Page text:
Viet Nam News
HÀ NỘI — A newly-built dyke project using financial assistance from Belgium is expected to provide protection to as many as 500 people living on the banks of the Lũy River in Bình Thuận Province’s Bắc Bình District.
A press release issued by the Belgian Embassy in Hà Nội on Thursday states that the riverbank strengthening work conducted from April to December 2018 used 567,000 euro (US$653,000) from Belgian funds and another 76,600 euro from other sources.
While many sections of the river have unstable banks, two sections were identified as critical, including 330m of the river bank in Phan Thanh Commune, and 250m of the river bank in Chợ Lầu Town, it said.
The construction includes concrete and rock reinforcement of the river bank plus a concrete road to enhance all-weather access. As a cost-saving measure and to enhance aesthetics, the design incorporates reinforced vegetation sections at the top of the bank.
The dyke forms part of Belgian-funded projects targeting the two provinces of Bình Thuận and Ninh Thuận in the fields of irrigation, sanitation, protection of the environment and water management since 2005.
During a working visit to the two localities between Wednesday and Friday, the Belgian ambassador to Việt Nam Paul Jansen said he was looking forward to the positive changes brought about by the projects.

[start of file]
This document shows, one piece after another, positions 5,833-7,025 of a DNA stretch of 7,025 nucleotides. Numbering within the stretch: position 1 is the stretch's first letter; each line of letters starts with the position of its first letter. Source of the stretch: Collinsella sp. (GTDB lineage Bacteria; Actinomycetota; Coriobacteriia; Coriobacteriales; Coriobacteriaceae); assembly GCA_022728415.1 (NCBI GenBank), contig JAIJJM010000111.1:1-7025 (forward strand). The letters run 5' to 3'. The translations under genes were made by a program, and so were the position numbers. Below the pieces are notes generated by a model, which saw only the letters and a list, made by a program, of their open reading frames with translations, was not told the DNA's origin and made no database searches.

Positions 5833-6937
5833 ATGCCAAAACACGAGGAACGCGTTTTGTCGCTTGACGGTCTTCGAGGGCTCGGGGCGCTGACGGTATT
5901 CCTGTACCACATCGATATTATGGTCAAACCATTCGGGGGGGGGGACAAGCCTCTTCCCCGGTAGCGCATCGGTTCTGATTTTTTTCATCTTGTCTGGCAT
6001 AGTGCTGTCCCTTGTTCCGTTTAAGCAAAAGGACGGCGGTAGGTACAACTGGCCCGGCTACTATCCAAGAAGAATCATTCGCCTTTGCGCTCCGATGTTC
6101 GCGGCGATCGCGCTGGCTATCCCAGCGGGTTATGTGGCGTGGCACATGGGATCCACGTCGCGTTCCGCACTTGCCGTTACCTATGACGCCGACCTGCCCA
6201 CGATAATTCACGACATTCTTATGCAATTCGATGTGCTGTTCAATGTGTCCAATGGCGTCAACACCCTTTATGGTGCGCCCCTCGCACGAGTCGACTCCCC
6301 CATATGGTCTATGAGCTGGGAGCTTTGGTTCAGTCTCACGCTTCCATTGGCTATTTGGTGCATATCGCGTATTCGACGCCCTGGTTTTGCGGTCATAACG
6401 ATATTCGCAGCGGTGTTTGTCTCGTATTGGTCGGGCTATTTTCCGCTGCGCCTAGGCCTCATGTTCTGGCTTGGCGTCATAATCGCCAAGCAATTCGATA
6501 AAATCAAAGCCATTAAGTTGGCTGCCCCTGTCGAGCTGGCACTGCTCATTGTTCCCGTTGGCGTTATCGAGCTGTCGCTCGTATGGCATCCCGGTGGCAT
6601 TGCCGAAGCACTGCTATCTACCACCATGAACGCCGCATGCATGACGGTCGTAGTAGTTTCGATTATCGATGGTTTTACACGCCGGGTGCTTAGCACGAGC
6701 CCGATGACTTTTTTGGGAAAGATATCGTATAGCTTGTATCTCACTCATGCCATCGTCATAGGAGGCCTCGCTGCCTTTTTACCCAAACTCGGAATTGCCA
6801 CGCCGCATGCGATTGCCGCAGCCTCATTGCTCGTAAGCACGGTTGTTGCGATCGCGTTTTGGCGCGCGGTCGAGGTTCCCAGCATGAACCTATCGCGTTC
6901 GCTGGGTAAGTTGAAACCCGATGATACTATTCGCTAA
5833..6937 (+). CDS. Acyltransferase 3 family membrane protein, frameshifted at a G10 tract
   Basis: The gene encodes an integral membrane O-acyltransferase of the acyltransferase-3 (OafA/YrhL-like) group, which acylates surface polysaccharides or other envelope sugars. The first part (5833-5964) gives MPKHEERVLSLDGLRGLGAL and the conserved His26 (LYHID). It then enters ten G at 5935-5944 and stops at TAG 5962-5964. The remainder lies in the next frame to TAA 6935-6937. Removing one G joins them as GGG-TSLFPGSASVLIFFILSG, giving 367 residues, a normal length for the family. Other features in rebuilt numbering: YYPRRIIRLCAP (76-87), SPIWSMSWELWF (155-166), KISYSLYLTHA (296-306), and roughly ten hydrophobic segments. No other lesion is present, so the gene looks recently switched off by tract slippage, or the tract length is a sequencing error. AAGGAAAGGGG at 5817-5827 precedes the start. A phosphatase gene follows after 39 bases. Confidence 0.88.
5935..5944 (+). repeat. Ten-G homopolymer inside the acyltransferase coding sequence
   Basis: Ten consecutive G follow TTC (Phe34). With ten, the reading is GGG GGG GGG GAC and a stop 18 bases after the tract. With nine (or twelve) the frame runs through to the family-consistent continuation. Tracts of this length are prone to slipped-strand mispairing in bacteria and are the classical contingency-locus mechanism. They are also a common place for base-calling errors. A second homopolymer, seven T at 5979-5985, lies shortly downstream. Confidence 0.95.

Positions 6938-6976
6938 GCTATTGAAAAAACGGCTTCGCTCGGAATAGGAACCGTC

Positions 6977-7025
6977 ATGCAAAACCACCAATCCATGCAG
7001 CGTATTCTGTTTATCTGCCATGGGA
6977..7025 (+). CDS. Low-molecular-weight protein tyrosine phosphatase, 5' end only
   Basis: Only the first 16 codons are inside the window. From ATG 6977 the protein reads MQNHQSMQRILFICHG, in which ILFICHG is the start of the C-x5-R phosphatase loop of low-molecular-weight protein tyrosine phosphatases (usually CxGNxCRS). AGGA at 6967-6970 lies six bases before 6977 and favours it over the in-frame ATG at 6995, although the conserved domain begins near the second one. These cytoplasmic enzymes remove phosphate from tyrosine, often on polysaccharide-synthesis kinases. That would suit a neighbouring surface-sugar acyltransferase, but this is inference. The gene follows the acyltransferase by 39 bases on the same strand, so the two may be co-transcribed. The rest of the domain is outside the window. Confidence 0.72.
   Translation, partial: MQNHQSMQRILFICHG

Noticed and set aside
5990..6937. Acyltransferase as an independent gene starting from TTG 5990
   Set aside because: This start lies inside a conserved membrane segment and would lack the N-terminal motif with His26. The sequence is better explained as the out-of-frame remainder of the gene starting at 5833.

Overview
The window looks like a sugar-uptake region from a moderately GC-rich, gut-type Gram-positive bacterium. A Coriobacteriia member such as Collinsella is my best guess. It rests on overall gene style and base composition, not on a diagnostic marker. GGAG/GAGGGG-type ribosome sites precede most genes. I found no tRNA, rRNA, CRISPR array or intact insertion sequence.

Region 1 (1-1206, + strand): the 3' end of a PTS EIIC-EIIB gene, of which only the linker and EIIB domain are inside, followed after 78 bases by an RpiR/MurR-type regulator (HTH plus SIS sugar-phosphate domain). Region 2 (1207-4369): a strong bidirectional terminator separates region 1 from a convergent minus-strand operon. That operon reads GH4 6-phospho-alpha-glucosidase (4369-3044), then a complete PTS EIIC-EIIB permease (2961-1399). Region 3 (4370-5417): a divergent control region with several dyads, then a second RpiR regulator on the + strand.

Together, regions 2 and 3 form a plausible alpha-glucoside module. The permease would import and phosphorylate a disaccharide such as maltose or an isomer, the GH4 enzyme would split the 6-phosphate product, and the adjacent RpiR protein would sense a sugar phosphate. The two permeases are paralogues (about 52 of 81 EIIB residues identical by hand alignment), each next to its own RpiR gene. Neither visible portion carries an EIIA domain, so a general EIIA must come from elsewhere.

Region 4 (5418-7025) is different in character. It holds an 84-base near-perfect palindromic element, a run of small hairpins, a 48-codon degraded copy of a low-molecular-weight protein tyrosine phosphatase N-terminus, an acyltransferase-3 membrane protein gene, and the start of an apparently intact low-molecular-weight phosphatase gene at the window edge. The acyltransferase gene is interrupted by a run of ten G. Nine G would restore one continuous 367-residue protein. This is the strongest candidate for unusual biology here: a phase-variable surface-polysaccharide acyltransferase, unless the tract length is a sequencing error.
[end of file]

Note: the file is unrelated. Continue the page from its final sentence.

“I feel very proud that the co-operation between Việt Nam and Belgium has brought so many positive changes to the lives of people from Ninh Thuận and Bình Thuận,” he said.
“Of the projects I have visited, some completed recently and some finished a long time ago, their life-changing results will last long into the future, so will the co-operative relationship between our two countries.”
In Bình Thuận Province, the ambassador also talked with beneficiaries of the 2014-19 project titled Integrated Water Resource Management and Urban Development in relation to climate change with a total budget of six million euro, including 0.8 million euro from counterpart funds.
Focusing on the rural areas and small towns in the vicinity of the Lũy River, the project supports a structured approach to climate change adaptation with an emphasis on water resource management, flood management and urban planning.
Meeting with some beneficiaries of the Việt Nam-Belgium micro-credit project at the Việt Nam Women’s Union in Tân Lập Commune in the province’s Hàm Thuận Nam District, the ambassador learned that after the project closure in 2012, the Credit Support Fund was maintained and further developed by the Việt Nam Women’s Union, operated professionally and more effectively. It even attracted private investors.
Through 15 years of implementation (1997-2012), more than 52,000 poor women had access to credit and business development services thanks to the financial support of nearly VNĐ45 billion ($1.9 million). — VNS